Let's talk about mustaches

General discussion about learning languages

Is a mustache one thing or two?

A mustache is one thing, of course!
30
68%
A mustache is clearly two parts!
3
7%
A mustache is obviously more than two parts.
0
No votes
My view on mustaches is too complex to be captured by these simplistic poll options.
11
25%
 
Total votes: 44

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Re: Let's talk about mustaches

Postby vonPeterhof » Wed Jul 17, 2019 7:53 pm

Saim wrote:
aaleks wrote:In Russian it's "усы" - plural. So, I guess, for me it's two parts (or more? I mean cats and dogs in Russian have усы as well). But I never thought of it before :D .


Same in Polish (wąsy) and Serbian (brkovi). They’re also used to refer to whiskers on animals.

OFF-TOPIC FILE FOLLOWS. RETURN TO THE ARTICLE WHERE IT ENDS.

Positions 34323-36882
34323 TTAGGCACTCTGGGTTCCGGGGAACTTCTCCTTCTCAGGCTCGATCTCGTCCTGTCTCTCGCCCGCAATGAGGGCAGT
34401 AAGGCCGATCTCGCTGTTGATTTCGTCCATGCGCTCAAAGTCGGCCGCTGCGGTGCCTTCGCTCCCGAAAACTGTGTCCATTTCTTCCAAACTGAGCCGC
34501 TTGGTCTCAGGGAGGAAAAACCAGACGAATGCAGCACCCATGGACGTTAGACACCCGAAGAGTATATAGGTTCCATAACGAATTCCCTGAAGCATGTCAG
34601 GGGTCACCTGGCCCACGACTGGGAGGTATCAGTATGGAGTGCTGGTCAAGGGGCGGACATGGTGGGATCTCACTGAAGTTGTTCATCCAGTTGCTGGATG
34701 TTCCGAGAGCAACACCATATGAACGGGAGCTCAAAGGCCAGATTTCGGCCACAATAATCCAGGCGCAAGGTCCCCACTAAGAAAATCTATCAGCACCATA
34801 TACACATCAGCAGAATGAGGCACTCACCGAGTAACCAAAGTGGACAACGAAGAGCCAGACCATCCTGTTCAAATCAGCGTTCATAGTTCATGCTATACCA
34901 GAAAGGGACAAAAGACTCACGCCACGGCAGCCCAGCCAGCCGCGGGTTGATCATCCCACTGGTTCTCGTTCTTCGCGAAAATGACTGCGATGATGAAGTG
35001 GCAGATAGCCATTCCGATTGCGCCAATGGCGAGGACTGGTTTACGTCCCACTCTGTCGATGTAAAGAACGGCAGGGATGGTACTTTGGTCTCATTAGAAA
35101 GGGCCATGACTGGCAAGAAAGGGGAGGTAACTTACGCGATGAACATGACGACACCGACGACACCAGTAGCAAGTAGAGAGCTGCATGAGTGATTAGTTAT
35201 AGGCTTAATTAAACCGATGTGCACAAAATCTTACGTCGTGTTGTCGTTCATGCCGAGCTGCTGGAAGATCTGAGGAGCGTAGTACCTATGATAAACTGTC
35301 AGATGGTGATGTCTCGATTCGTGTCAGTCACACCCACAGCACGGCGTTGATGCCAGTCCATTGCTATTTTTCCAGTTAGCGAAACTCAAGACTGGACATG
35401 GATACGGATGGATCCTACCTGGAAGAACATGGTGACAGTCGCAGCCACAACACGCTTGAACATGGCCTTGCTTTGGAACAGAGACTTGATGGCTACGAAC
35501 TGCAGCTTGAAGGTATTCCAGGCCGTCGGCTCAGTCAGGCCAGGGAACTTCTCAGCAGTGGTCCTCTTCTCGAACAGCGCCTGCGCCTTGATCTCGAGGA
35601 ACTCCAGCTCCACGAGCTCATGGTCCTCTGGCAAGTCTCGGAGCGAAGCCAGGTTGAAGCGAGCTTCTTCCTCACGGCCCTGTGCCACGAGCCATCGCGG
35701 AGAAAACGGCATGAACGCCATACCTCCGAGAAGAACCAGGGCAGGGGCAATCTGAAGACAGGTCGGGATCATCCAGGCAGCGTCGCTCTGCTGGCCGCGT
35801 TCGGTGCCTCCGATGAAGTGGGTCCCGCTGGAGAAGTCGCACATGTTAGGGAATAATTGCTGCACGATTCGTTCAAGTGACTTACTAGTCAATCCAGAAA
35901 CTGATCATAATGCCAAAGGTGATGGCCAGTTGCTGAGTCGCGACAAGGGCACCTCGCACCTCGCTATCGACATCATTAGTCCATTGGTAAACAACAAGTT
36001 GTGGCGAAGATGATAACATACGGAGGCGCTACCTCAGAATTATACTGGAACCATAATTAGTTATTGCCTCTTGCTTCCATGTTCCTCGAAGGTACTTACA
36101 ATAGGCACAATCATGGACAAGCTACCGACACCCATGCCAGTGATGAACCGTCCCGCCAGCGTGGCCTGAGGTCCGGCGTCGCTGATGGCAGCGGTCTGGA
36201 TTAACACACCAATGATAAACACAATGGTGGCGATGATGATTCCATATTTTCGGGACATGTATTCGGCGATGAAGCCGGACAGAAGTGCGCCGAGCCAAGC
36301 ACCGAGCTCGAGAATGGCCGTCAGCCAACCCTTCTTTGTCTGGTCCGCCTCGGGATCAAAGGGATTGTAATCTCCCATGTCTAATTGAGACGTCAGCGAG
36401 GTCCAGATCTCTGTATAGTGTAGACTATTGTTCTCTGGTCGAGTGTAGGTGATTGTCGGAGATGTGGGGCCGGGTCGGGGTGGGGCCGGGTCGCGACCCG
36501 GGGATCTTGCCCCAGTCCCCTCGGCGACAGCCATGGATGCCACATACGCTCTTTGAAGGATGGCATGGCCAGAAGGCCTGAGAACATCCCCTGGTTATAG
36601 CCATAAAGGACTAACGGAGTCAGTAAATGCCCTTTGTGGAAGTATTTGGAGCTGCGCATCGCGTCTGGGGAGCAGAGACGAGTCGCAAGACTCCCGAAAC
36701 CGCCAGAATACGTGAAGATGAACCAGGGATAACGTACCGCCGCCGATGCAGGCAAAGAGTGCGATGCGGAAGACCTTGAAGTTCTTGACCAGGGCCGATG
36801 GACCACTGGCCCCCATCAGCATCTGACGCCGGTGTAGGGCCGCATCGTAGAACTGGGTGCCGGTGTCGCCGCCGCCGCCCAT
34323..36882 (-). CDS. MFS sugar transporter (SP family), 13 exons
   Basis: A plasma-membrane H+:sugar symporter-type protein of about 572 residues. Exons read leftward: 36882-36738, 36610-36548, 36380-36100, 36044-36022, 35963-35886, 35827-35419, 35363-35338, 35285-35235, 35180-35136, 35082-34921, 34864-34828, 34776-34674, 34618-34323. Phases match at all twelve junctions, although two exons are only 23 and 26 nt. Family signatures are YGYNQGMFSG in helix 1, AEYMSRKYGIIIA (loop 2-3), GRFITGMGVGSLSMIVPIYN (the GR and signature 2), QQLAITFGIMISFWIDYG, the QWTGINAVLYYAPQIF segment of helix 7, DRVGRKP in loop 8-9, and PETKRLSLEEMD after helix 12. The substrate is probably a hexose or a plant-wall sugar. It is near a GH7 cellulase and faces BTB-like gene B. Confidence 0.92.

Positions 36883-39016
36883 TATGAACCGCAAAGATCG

Interestingly, the Slovene brki and the Sorbian wusy are apparently plural rather than dual, so the hypothetical singular is likely to mean "a hair of a moustache" rather than "one half of a moustache". For the record, Russian does use the singular ус, and it can mean both a single whisker and one half of a moustache, as well as a whale's baleen in the collocation китовый ус.
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Re: Let's talk about mustaches

Postby Arnaud » Wed Jul 17, 2019 8:18 pm

tacerto1018 wrote:In French we say "des moustaches", as plural. So it could be any number of them !
Can be singular or plural. La moustache
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Re: Let's talk about mustaches

Postby Ser » Wed Jul 17, 2019 9:02 pm

I don't think the number of a noun in a language affects my conception of the thing in any way.

Spanish uses a singular, el bigote, but I can easily see it conceived as divisible in two symmetric parts (in most styles). Hearing a non-native speaker say los bigotes when talking about a single person would be weird because that's not the Spanish linguistic convention, but it wouldn't be weird in the sense that the plural view is hard to understand. (Also note that los bigotes does exist when talking about a cat.)